dirtybrian:

If you read through the group (which is here, for anyone who missed it), there are people talking about some ways to help.
Look at the latest news on the Feeding My Family website to see what the priorities are and how you might be able to help.
If you’re Canadian, call your local MP and ask to discuss this issue and express your concern.
Look up ways to support putting pressure onto airlines to charge fair rates (a $1000 plane ticket should be from one coast to the other, not a few hundred miles).
Research and learn what you can about food sustainability. For a start, how about learning square foot/metre (French intensive) gardening or container gardening and starting to practice it yourself? Share these techniques with friends and family. Get good at it so you can teach them to others who have poor food security in your own area.
For the love of God, stop signing “anti-sealing”/”anti-hunting” petitions and supporting Greenpeace’s actions without understanding the complicated, nuanced situation in the North.
Watch the FB group, because people there mention direct donations and ways to help the organizations actually on the ground there.
For example, one person is starting up a donation project/fundraiser.
Look at what organizations like FoodShare are doing and support them.
There is so much to be done. Sharing news articles and stories, lists of resources, donation and fundraising pages, and knowledge about food security is critical, but there’s a lot more work of all sorts.

dirtybrian:

If you read through the group (which is here, for anyone who missed it), there are people talking about some ways to help.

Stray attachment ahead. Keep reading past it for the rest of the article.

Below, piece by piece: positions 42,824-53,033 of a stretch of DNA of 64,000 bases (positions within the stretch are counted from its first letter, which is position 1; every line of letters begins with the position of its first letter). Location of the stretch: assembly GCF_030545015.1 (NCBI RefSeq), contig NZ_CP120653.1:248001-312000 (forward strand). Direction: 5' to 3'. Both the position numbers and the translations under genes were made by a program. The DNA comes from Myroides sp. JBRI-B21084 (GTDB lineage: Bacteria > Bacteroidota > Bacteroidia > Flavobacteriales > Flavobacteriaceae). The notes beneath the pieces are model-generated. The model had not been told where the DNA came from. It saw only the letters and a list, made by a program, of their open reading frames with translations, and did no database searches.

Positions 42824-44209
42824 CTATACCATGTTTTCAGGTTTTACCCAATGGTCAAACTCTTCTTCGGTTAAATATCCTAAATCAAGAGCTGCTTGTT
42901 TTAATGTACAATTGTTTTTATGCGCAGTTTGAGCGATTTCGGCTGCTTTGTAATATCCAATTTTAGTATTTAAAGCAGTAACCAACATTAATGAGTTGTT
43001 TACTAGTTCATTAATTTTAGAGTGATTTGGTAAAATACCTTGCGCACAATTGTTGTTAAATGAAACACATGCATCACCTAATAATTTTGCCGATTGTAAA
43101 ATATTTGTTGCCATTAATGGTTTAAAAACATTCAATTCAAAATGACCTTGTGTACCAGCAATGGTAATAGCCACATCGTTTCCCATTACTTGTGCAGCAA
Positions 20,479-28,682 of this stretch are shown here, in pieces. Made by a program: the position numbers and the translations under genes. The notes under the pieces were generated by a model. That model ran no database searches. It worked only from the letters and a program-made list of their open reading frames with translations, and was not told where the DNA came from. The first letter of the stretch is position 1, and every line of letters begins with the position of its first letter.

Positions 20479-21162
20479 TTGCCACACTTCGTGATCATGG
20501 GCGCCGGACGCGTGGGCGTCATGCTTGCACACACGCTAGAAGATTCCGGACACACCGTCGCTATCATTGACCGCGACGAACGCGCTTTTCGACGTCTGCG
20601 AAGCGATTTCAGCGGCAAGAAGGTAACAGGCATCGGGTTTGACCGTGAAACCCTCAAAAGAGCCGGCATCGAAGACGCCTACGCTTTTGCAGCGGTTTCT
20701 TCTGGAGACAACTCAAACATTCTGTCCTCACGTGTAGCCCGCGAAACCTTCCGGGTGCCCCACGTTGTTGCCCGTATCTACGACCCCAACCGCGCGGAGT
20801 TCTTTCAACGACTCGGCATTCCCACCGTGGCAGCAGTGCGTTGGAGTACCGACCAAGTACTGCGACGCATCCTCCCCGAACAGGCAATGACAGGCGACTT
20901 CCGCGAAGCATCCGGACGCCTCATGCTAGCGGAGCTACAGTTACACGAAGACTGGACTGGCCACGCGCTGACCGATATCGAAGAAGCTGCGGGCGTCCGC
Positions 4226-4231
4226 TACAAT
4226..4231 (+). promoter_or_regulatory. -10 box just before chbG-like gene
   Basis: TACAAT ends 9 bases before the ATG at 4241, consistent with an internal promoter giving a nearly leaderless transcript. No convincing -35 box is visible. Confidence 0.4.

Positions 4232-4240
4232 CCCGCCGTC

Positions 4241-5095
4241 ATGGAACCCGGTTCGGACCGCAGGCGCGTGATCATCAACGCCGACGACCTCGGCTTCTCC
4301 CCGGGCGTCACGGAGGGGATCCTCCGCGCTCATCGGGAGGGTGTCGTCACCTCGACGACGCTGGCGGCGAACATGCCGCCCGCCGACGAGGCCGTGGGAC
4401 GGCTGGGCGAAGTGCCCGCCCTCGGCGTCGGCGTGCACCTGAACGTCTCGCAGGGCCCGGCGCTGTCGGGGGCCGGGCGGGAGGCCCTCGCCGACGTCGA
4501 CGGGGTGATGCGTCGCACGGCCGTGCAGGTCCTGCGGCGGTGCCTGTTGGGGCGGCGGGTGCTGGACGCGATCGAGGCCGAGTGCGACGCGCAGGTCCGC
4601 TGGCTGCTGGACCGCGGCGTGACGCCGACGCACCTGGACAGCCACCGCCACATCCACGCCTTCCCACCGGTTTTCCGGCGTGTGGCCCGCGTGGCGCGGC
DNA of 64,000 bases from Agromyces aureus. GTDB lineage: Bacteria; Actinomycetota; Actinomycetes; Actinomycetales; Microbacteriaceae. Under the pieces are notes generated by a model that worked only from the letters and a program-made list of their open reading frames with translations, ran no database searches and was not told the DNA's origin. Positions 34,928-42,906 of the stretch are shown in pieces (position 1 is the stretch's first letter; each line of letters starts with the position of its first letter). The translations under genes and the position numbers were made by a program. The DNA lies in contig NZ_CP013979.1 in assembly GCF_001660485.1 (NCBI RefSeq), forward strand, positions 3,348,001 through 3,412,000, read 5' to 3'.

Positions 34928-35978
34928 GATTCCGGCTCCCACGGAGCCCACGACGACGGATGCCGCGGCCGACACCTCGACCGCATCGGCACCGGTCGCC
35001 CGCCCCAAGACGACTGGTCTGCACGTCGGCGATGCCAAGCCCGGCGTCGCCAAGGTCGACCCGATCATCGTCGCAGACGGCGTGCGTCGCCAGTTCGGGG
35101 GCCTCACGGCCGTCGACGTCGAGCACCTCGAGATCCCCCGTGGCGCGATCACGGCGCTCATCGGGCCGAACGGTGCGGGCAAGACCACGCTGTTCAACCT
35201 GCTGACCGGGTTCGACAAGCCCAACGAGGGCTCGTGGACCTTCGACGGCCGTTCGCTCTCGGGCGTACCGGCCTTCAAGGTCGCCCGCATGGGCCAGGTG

• Look at the latest news on the Feeding My Family website to see what the priorities are and how you might be able to help.
  • If you’re Canadian, call your local MP and ask to discuss this issue and express your concern.
  • Look up ways to support putting pressure onto airlines to charge fair rates (a $1000 plane ticket should be from one coast to the other, not a few hundred miles).
  • Research and learn what you can about food sustainability. For a start, how about learning square foot/metre (French intensive) gardening or container gardening and starting to practice it yourself? Share these techniques with friends and family. Get good at it so you can teach them to others who have poor food security in your own area.
  • For the love of God, stop signing “anti-sealing”/”anti-hunting” petitions and supporting Greenpeace’s actions without understanding the complicated, nuanced situation in the North.
  • Watch the FB group, because people there mention direct donations and ways to help the organizations actually on the ground there.
  • For example, one person is starting up a donation project/fundraiser.
  • Look at what organizations like FoodShare are doing and support them.

There is so much to be done. Sharing news articles and stories, lists of resources, donation and fundraising pages, and knowledge about food security is critical, but there’s a lot more work of all sorts.

And men go abroad to admire the heights of mountains, the mighty waves of the sea, the broad tides of rivers, the compass of the ocean, and the circuits of the stars, yet pass over the mystery of themselves without a thought.